Improving PC Efficiency with Improved Airflow

April 4, 2011, By Christian Cawley

One of the most common problems with any computer system is dust. If your system doesn’t already have a good airflow then the added hazard of dust will make an already choked system run with less efficiency, leading to a computer that is slow, laboured and hot.

Reduced airflow results in a higher ambient temperature within the computer case, which means that the fan has to work harder to cool the CPU with only warm air being drawn in because of too much dust blocking the intakes, the CPU will not receive the cooling it needs, resulting in slower performance.

While there are few ways to “un-dust” a laptop – short of opening it which isn’t generally advised – it is possible to get a desktop PC running relatively dust-free with the correct arrangement of CPU, intake fan and cabling.

Improving PC efficiency with improved airflow

Sort Out Your Cabling!

The first thing you need to do inside your PC case is sort out the interior cabling. This means assessing where cables for front USB connectors, IDE disc drives and even power cables from the PSU (power supply unit) are running and compare their position with the placement of the PSU and the various spots where you can fix a fan.

Keeping cabling out of this area is vital – but tricky. There are two ways:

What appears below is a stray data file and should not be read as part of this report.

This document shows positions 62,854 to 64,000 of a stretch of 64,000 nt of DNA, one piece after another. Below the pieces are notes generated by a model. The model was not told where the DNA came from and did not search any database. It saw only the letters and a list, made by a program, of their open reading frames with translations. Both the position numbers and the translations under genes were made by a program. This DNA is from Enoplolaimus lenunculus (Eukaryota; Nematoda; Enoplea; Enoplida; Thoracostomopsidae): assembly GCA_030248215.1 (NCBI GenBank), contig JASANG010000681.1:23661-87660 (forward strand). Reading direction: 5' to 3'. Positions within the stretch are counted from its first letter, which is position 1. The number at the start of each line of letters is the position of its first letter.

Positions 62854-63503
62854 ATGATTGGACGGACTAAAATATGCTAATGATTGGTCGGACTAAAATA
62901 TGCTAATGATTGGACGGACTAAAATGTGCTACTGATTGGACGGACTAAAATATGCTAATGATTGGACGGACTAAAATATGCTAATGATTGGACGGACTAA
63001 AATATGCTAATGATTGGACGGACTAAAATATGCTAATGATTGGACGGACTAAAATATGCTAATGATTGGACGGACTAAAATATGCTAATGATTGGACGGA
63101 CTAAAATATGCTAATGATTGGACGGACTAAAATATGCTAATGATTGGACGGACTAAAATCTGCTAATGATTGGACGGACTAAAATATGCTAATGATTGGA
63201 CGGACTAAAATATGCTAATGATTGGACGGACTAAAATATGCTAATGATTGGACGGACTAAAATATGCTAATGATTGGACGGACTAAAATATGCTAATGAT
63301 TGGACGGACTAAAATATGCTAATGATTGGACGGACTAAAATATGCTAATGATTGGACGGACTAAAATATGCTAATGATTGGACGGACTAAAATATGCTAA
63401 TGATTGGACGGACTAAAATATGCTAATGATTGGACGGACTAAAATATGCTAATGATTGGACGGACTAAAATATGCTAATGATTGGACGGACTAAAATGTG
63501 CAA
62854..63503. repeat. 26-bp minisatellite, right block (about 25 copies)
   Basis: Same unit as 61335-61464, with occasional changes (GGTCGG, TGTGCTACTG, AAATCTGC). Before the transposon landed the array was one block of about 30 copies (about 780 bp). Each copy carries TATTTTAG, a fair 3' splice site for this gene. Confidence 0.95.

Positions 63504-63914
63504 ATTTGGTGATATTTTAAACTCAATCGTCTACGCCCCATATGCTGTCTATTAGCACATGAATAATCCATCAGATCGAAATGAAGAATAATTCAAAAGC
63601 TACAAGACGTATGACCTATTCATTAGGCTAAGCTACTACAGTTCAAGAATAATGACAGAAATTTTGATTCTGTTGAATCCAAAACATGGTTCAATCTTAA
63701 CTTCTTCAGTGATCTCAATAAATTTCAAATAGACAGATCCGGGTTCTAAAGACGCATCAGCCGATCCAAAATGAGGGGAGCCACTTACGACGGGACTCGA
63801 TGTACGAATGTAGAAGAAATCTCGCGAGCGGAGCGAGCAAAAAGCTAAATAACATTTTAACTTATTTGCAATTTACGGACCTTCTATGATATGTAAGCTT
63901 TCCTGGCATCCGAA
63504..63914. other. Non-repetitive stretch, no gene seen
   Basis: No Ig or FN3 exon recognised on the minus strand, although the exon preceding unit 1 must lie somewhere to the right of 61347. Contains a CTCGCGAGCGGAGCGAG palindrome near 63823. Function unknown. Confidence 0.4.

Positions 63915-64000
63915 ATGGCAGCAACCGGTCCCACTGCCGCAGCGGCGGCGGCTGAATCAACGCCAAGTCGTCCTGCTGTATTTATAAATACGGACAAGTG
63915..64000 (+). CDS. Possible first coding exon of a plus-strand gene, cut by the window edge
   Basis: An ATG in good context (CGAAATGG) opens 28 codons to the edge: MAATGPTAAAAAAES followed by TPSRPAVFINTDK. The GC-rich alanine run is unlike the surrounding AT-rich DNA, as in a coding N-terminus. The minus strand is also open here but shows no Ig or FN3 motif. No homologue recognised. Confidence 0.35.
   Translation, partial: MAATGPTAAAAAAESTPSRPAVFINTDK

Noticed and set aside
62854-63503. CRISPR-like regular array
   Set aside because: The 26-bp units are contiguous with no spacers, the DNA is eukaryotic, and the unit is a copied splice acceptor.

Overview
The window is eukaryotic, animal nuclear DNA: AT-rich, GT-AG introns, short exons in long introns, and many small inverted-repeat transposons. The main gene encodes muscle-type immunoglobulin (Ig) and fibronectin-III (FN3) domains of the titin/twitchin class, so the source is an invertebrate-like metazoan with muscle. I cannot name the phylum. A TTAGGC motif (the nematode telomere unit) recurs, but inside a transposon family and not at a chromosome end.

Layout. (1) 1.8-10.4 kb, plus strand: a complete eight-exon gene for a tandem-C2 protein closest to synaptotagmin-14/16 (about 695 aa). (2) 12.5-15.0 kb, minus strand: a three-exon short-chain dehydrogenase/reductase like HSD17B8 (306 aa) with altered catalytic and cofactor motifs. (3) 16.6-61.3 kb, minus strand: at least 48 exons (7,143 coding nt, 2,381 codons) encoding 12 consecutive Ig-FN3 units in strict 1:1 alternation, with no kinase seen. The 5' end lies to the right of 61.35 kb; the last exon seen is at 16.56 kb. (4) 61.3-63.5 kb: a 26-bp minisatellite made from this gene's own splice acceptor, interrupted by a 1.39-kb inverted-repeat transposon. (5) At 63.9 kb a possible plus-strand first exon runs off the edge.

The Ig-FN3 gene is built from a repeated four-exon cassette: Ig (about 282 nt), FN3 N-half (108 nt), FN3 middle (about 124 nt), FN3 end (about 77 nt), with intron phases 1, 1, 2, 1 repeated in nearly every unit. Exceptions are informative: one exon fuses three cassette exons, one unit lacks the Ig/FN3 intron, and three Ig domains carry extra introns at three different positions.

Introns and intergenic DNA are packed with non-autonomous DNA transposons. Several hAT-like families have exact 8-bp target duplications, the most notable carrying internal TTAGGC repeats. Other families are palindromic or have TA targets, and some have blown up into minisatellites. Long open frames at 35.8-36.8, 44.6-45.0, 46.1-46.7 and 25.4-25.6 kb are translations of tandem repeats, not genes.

• Tidy all cables into the spaces around the motherboard using tape and cable ties
  • Run all cables behind the motherboard

The first option is simpler as it requires no technical skill, but it can only be used on smaller cases or those with longer cables for the various components.

Meanwhile the second option can be used to much great effect, but requires a complete rebuilding of your PC. You will notice that the plate on which your motherboard is mounted has several holes in it – the idea is that the cabling from the PSU and other devices is run between the plate and the case and routed through the cable-sized holes where required.

CPU, Fan and Air Intake Arrangement

The second thing you need to do is make sure that your PC has a good “corridor of cooling” – the area where good airflow is most vital.

For instance if you have a CPU with a heatsink that has a fan placed parallel to the CPU, then your case should have an air intake in roughly the same position. Similarly if your fan is at 90 degrees, positioned on the side of the heatsink, then the case should have an air intake on the top of the tower.

With the optimal arrangement in place you should find that your corridor of cooling is easy to establish – all you need to do now is watch out for dust!

Getting a PC case clear of dust is easy to do – cans of compressed air can be purchased from most PC hardware retailers, and these are ideal for spraying dust out of the computer and into a waiting vacuum cleaner or waste bin.

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